diabetes, visit:

• Diabetes UK -

www.diabetes.org.uk

• Diabetes.co.uk -

www.diabetes.co.uk

• NHS website -

www.nhs.uk/conditions/diabetes

• WHO -

www.who.int/news-room/factsheets/detail/diabetes

26 Parenta.com June 2019 27


Using stories

to nurture selfawareness

Stories are an amazing tool to teach children

about different concepts and circumstances

in life. They are also excellent for supporting

children through difficult times. If you are

going through a hard time yourself, it is always

easier if you know someone who has been

through something similar. The fact that they

have experienced the same thing and come

out the other side is reassuring and shows you

that there is a light at the end of the tunnel.

Characters in storybooks can be that ‘friend’

for children. At big moments in their lives, like

starting school for example, stories can help to

not only prepare children for what is about to

happen, but also reassure them they’ll be okay

and take away the fear of the unknown, which

is linked to anxiety.

By reading the story and then

taking the time to talk about

the different characters and

their feelings, you can also

give children the opportunity

to identify with them and

therefore explore their own

thoughts and feelings too.

This is fantastic because

it develops children’s own

self-awareness, which has

a huge impact on their

emotional well-being.

I stumbled across a simple,

yet amazing way to use

stories when my daughter

was 3 years old. Like many

parents, I was hit by the

dreaded ‘witching hour’.

At 4pm on the dot, my

daughter would go into an

almighty meltdown. Being

a former teacher, I just

couldn’t understand how I

could control a room full of

children, yet I had zero ability

to navigate afternoons with

the beautiful little human

that I had created. It was

completely new territory at

the time and I have to say

that it had me in a frenzy!

Having worked with children

for years, I understood that

there were many reasons

for the meltdowns – she

was tired, she wanted my

undivided attention, but I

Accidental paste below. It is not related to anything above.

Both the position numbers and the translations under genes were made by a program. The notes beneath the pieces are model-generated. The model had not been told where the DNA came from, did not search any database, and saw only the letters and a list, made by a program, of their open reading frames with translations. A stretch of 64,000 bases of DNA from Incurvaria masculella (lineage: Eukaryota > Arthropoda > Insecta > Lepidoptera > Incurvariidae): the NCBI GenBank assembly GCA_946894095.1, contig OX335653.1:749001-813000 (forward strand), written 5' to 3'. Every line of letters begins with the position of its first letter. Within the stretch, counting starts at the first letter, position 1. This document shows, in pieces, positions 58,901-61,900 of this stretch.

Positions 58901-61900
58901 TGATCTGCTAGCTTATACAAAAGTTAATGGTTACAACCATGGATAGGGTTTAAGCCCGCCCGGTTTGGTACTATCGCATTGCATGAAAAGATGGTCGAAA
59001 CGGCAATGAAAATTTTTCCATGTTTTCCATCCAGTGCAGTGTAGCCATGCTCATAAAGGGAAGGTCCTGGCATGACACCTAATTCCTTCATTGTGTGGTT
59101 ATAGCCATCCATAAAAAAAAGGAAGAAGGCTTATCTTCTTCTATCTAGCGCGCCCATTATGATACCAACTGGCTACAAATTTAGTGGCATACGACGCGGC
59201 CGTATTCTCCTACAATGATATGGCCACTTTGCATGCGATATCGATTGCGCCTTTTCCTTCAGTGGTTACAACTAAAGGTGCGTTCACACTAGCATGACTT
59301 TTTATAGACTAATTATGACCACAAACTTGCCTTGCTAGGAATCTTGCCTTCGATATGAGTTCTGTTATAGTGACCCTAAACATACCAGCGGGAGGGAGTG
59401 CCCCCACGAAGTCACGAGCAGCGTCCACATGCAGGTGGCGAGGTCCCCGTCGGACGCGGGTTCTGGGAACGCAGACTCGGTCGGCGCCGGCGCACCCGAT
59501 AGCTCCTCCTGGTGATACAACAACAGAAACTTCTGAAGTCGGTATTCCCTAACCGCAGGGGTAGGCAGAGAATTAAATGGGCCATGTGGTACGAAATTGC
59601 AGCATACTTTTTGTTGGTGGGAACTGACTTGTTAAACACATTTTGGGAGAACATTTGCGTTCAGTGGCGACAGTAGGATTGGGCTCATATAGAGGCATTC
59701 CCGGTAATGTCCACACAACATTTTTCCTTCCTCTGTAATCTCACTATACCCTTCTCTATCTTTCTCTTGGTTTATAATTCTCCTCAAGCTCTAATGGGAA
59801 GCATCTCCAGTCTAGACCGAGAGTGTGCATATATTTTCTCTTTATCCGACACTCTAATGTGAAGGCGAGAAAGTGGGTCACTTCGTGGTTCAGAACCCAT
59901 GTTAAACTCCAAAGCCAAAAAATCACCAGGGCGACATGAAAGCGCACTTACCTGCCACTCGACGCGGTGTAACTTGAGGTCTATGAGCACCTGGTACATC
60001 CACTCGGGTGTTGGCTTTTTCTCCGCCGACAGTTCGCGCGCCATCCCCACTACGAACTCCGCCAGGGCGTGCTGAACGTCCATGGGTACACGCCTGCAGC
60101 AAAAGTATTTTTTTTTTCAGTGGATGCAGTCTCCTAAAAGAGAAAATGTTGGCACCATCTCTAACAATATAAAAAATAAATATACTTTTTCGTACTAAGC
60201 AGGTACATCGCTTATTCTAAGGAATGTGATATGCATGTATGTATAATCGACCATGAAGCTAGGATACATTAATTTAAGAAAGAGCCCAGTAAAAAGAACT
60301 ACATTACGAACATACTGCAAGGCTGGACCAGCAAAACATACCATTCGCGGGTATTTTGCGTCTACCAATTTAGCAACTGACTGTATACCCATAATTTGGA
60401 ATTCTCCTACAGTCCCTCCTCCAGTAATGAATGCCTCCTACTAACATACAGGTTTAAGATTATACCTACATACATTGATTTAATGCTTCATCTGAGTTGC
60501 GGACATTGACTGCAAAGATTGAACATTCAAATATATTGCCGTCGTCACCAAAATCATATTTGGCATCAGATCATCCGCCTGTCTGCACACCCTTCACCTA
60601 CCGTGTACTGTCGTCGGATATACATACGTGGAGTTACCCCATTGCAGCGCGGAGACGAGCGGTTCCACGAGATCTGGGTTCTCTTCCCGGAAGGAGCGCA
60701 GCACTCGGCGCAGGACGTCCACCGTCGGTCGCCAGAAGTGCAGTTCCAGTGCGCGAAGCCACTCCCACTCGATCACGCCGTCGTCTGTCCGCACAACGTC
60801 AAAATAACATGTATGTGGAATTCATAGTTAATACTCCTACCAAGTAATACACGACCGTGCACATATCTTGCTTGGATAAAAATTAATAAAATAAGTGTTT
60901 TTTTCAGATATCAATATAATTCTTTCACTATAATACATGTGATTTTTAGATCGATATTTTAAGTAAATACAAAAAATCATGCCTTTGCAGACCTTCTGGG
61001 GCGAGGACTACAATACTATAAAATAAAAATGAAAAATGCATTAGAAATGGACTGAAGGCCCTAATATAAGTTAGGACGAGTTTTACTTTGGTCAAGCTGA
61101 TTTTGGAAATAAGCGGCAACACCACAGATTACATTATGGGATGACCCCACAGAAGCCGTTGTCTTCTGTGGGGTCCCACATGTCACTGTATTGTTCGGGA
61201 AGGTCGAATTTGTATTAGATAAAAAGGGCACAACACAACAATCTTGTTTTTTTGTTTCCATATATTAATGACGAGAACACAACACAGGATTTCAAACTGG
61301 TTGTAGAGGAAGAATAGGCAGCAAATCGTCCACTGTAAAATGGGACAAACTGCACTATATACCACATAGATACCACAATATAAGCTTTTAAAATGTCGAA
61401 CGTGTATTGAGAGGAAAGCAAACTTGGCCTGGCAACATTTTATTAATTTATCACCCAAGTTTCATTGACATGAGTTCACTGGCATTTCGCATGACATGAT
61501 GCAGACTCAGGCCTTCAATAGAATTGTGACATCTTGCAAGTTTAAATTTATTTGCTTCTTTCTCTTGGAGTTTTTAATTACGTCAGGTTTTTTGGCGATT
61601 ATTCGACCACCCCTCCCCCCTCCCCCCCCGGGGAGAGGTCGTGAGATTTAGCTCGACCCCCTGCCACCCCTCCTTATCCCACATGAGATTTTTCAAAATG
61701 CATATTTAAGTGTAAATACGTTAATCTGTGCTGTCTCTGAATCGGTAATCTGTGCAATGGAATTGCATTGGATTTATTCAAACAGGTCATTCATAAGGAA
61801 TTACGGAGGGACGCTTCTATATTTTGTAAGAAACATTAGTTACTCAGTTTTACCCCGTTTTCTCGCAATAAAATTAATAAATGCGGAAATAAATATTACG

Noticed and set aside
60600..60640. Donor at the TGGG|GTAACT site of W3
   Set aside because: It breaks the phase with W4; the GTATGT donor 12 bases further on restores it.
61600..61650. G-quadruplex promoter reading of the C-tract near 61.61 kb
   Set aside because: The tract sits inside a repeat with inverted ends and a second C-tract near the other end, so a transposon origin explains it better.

was running around trying

to do the 1 million jobs

that needed doing before

bedtime; she was hungry –

the list goes on! However,

despite knowing this, I still

found myself struggling

to get through this time

without feeling like I was

going to have a meltdown

myself. I decided that the

only answer was to put my

teacher’s cap back on and

try to approach it from a

different angle. I always

made my own resources

and had written and

illustrated storybooks from

my daughter being 4 months

old, so I decided to try to

create some fun resources

to keep her entertained.

Because I already had the

illustrations from my books

on my computer, I quickly

downloaded them and used

them to make some fun craft

activities.

Not only did this work and

our afternoon went without

one single cry or scream,

something else amazing

happened. My daughter

was familiar with all of the

books that I had written,

so when we were doing a

craft activity based on one

of my characters called

Bunty Bee, my little girl

started to talk about her.

She started to tell me that

Bunty had helped the fairy

to find magic dust and that

I then asked open-ended questions

that related the story back to my

daughter’s life and she proceeded to

tell me all about the times that she

is kind and how she helps her friends

at pre-school.

she was kind. I then asked

how she thought it made

the fairy feel when Bunty

helped her and why it was

important to ask for help.

I then asked open-ended

questions that related the

story back to my daughter’s

life and she proceeded to

tell me all about the times

that she is kind and how she

helps her friends at preschool.

We’d had so much

fun together doing the craft

activity and had developed

so many different areas of

learning. However, because

this activity also linked to

a story that my daughter

was familiar with, it gave

us so many opportunities

to explore the characters

and storylines as we were